Yet, far more important for M&S than a corporate governance controversy is the lack of succession. It was exactly that issue that the retailer foundered on back in late 1998, when its profits halved. Sir Stuart is staying on supposedly to groom the right person from within his own ranks. But it is hard to see any of the potential internal candidates stepping into his shoes.
Ms Bostock may be an able buyer with a good eye for fashion, but she has no experience of food retailing or of dealing with the City. Mr Esom joined after missing out on the top job at John Lewis and is a more likely candidate. However, he lacks any experience of the clothing side of the business or of heading a public company. He is imbued with the culture of the John Lewis group, hence his proposal to bring in non-M&S branded goods, making the food offering ever more like Waitrose.
Mr Sharp, who will also stay until 2011, has no interest in being boss, but he must be pondering the future of his phenomenally successful "this is not just food, this is M&S food" campaign if branded goods arrive. The head of the retailer's international division, Carl Leaver, whose background is mainly in hotels, was tipped for the top last year but his failure to be promoted to the board is thought to indicate that he is no longer in the running.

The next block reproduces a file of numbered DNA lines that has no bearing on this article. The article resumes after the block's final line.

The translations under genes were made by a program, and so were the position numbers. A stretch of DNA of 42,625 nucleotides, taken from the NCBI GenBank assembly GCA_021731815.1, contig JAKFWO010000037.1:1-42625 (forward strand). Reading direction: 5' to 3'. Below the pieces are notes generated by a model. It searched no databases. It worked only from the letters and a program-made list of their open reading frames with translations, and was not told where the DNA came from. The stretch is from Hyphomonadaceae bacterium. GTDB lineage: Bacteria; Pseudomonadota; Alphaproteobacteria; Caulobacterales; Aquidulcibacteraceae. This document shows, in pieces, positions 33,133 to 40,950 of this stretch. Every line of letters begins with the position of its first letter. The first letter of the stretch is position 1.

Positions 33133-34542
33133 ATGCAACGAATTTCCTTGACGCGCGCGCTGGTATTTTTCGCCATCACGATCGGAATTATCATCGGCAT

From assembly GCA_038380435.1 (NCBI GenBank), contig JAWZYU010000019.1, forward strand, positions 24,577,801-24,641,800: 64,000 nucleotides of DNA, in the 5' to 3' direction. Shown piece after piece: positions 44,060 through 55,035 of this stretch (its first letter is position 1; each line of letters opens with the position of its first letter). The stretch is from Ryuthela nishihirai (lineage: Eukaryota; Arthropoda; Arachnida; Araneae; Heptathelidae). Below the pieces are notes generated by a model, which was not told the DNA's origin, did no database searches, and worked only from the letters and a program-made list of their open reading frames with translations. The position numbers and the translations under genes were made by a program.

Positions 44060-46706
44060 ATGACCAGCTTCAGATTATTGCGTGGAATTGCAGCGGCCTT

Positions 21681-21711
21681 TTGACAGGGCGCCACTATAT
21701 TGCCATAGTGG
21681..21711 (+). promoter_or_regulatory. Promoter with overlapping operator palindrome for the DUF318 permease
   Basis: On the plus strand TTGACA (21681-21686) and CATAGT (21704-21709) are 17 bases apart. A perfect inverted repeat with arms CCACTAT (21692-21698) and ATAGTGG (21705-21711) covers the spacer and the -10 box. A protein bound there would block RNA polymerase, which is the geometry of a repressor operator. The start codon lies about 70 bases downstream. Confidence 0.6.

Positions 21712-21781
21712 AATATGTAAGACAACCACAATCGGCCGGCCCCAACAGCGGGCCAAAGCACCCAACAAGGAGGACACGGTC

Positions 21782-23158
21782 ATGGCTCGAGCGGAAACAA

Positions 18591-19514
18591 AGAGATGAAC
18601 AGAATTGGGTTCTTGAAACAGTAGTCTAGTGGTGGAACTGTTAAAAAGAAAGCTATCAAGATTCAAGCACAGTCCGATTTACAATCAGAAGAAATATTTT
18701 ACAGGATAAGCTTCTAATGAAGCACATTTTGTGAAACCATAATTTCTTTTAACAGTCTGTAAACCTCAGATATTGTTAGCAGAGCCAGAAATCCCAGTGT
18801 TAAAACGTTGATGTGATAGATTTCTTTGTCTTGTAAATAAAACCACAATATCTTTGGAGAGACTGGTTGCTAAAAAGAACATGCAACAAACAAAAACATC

For long-term watchers of M&S the tortuous goings-on over the past couple of months are horribly reminiscent of the mid-1990s, when Sir Richard Greenbury, then chairman, told four of his executives they were in the running to succeed him, so creating an atmosphere of distrust and feuding.
But today's board members need to pull together. Trading has proved tough in the last quarter of the year to 31 March, and even the usually resilient food division, which now accounts for half of the retailer's profits, has underperformed. The real concerns, though, are for the current financial year where, despite a fillip from the mini heatwave this month, analysts expect lower profits than in 2007-08.
Investors would be wise to set aside their concerns about governance and consider the direction the share price might have taken had Sir Stuart, with no successor in sight, announced he was leaving in 2009. They might do better directing their energies into urging him to find a successor from outside the company as soon as possible.
Judi Bevan is the author of 'The Rise & Fall of Marks & Spencer ... and How It Rose Again' (Profile Books)Reuse content